The art of science and the science of art.

Evolution Ha-Has (minus Gary Larson)


So I'm putting together this post on great evolution cartoons that focus on the water-to-land transition and I remember this Gary Larson cartoon from the Far Side that depicts three fish in the water staring longingly at their baseball lying on the shore, a few feet from the water's edge. The caption reads, "Great moments in evolution." Hilarious, no? So I fire off an email to his rep asking permission to use it and I find that Mr. Larson has completely restricted (good luck with that one) the use of his cartoons in any electronic format whatsoever. It's really quite a remarkable email - here's the gist of it:

Although Mr. Larson appreciates his many loyal fans and is flattered by this attention to his work, none of his work is available for use in any electronic format for any reason. Mr. Larson feels strongly about not having his cartoons available on web sites, or in any electronic format, until copyright protection legislation is established for the Internet. Making Far Side cartoons available in digital form for anyone to download makes it impossible for Mr. Larson to control how his creative efforts are used -- something that is very important to him.

Wow. That's extreme. What about presentations? No dice, unless you use an overhead projector (what is that, you ask? Good question.) Newsletters? Nope. Posters? Nah. Merchandise? Obviously, no. But my lucky Far Side t-shirt is threadbare - can I buy another through you? Negative, soldier. What about a stinkin' greeting card? Can I get a greeting card? No. No card for you. NO!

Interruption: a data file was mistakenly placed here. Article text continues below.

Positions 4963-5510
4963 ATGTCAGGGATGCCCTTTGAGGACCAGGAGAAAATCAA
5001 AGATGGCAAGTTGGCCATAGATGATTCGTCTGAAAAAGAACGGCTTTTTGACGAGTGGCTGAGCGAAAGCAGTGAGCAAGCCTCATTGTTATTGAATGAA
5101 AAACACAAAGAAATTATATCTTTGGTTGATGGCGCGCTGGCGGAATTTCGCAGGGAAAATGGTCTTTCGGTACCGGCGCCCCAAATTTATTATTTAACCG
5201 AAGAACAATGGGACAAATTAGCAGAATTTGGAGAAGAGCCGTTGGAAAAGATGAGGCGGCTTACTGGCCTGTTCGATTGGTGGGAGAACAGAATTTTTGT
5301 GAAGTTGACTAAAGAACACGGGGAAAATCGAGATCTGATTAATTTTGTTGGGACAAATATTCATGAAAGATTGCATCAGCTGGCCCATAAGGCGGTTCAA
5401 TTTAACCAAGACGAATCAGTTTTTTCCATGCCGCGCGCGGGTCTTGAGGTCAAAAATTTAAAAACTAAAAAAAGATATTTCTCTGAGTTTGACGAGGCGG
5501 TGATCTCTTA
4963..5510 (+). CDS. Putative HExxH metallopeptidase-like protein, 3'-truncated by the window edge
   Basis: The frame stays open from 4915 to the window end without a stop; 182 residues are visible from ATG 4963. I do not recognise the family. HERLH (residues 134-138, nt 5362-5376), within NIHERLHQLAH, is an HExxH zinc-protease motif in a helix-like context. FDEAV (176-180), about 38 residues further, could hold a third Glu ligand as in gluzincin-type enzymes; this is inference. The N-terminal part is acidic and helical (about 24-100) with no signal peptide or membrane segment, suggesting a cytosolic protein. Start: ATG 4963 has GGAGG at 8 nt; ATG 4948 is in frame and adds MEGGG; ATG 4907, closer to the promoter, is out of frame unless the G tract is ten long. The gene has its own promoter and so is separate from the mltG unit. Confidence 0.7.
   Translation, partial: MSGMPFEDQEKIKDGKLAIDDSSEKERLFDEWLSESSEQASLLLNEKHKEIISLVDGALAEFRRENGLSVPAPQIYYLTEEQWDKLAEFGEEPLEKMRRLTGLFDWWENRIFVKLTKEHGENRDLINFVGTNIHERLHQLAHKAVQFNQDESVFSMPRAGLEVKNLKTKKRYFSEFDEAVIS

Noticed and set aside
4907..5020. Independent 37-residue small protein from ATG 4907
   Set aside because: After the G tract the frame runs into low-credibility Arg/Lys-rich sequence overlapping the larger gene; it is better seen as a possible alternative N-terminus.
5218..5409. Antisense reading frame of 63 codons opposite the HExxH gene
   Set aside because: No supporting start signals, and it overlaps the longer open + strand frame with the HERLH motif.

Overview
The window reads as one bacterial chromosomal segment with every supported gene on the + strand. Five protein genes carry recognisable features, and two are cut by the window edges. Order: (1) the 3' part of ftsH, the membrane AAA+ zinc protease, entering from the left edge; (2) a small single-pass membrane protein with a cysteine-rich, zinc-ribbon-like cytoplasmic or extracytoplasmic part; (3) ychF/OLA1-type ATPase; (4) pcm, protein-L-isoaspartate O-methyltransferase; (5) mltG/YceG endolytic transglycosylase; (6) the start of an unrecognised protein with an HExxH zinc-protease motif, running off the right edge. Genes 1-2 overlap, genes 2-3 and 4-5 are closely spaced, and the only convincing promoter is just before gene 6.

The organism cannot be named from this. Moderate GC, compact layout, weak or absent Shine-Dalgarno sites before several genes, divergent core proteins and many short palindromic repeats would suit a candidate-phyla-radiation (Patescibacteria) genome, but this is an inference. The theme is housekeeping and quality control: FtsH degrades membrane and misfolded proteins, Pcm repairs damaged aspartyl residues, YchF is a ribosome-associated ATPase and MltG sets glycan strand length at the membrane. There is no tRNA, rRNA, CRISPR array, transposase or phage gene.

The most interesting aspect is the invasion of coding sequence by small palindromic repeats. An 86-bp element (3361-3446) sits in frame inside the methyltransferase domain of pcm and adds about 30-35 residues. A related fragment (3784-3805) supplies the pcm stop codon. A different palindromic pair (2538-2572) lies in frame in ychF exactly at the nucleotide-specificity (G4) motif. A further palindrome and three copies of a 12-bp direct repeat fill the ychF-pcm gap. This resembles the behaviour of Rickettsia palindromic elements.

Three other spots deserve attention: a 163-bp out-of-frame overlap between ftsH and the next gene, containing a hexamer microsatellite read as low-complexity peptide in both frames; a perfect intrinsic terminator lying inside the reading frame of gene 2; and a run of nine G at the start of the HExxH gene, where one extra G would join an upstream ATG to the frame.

GAAAAAAAAH! Is it me or is this a special kind of paranoia? I understand the fear of losing income from piracy - as an illustrator whose work was taken by South Park without compensation, believe me, I get it - but I don't think going on Internet lockdown is the solution. More than anything, keeping your work off the Internet prevents you from being part of the conversation and limits your reach substantially (if you were following Glendon's and my coverage of Pinterest and its terms of service, I'm working on a follow-up along these lines.) But that is for another time. What I really wanted to do here was to highlight great fish humor. And there are other artists who are willing to be part of the conversation. So let's converse, shall we?

"What next?" by Ed Heck

What Next? by Ed Heck

© Ed Heck. Used with permission.

"No Missing Links" by Tom Toles

This cartoon came out shortly after the announcement of the discovery of Tiktaalik roseae and is a favorite in the Shubin lab...

"No Missing Links" by Toles

TOLES © 2006 The Washington Post. Used by permission of Universal Uclick. All rights reserved.

These are two of my faves... as more permissions roll in, I'll post a few more gems. Enjoy!

The views expressed are those of the author and are not necessarily those of Scientific American.

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